In our past interviews we haven’t covered someone with such vast IP experience. Could you elaborate on your IP work?

For the first six years of my practice I was a patent litigator handling nine-figure cases even though I didn’t have a technical degree. This was during a time when having a science degree and being admitted before the USPTO was not necessary to practice in this space. In 2011, however, the America Invents Act was passed, which drastically changed how patent cases were litigated. Now most patent cases begin with an Inter-Partes Review (IPR) and in order to engage in these proceedings you need to be barred by the USTPO. As a result, most of the IP work I currently handle relates to trademarks, copyrights and trade secrets litigation.

That said, my background in patent work has served me well in my work with products. There are many aspects that overlap like reviewing technical specifications of a product and its manufacturing, marketing, design and distribution.

What differentiates you as a trial attorney?

This is always a difficult question to answer. However, I think that my professional background helps to differentiate me as I have a robust blend of public and private experience. I’ve also been told that I’m particularly good at connecting with people and establishing trust.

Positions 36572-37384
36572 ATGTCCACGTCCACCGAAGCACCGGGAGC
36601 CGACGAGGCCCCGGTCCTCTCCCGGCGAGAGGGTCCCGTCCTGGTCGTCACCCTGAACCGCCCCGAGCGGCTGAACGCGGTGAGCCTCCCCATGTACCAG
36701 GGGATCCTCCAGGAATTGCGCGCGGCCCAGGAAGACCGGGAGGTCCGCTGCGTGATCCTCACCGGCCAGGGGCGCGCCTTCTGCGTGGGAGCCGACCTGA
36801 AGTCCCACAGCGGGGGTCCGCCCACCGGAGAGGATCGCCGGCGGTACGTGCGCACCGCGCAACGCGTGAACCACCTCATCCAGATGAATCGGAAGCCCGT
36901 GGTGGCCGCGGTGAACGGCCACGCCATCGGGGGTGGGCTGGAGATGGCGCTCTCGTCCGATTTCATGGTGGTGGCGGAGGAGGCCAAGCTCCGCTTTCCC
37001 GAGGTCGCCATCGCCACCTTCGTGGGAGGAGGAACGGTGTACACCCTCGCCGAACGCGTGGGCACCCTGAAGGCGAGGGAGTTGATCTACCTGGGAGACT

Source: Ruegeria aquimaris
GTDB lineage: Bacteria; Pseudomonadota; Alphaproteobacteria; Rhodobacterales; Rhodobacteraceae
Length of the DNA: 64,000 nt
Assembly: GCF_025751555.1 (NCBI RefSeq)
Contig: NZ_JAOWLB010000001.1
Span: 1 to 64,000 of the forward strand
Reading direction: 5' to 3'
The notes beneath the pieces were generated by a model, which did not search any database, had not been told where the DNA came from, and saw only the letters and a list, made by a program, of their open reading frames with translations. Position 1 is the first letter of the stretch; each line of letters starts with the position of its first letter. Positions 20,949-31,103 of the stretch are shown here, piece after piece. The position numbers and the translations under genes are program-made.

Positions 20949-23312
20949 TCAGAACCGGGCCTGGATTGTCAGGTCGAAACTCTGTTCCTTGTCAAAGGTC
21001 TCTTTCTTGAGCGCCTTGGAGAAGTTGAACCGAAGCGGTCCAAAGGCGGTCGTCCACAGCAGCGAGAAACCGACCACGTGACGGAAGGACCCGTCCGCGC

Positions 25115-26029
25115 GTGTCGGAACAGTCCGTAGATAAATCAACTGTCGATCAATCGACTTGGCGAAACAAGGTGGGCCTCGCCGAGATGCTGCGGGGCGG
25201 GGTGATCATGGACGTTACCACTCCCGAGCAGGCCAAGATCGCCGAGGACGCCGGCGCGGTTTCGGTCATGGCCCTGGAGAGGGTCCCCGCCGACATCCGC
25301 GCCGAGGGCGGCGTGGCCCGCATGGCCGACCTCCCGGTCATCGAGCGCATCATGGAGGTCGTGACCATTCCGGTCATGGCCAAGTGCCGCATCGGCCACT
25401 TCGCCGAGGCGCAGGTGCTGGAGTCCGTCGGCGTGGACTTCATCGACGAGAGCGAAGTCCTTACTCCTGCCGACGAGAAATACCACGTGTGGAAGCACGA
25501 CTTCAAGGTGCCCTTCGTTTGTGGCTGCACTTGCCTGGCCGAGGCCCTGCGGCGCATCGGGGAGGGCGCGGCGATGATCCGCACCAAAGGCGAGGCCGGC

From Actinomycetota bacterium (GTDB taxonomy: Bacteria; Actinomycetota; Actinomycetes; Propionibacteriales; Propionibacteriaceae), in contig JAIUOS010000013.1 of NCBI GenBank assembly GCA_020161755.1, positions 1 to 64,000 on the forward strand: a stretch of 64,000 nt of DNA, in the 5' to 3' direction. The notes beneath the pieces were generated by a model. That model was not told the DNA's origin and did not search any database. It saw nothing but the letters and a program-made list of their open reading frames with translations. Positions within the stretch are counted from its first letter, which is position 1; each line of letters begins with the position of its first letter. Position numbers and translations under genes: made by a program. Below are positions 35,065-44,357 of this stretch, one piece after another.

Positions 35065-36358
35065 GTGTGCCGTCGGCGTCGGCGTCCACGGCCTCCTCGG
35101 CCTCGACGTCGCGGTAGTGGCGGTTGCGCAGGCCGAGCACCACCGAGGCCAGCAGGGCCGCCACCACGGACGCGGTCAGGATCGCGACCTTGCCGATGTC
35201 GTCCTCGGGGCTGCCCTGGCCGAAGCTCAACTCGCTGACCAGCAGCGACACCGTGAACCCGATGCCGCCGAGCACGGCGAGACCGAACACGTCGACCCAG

Personally speaking, I find it a privilege to be trusted to help others with their legal problems. I keep this in mind when approaching each of my matters, regardless of the size of the client or dollar amount at issue.

Could you describe one of your most challenging cases and how you worked your way through it?

I had a case in the Northern District of California – and I have to take a moment to acknowledge local counsel and fellow Network member Farella Braun + Martel, who were terrific partners on this case.

We represented 17 defendants, which included several related start-up entities, their investors, a number of employees and four indemnified parties (which included two of the world’s largest retailers, a tech company and a national bank).

The 27-count complaint brought by domestic and international plaintiffs alleged trade secret misappropriation, trademark infringement and a number of state law claims relating to online payment technology. They claimed about $1 billion in damages.

The complexity of the case was amplified by our discovery that the plaintiffs on the case had falsified corporate formation and registration documents in order to confer standing on the Irish corporate parent plaintiff. I was able to obtain an Order dismissing the foreign plaintiff for lack of standing and requiring arbitration against the remaining plaintiff. Additionally, we were granted a stay of litigation pending arbitration.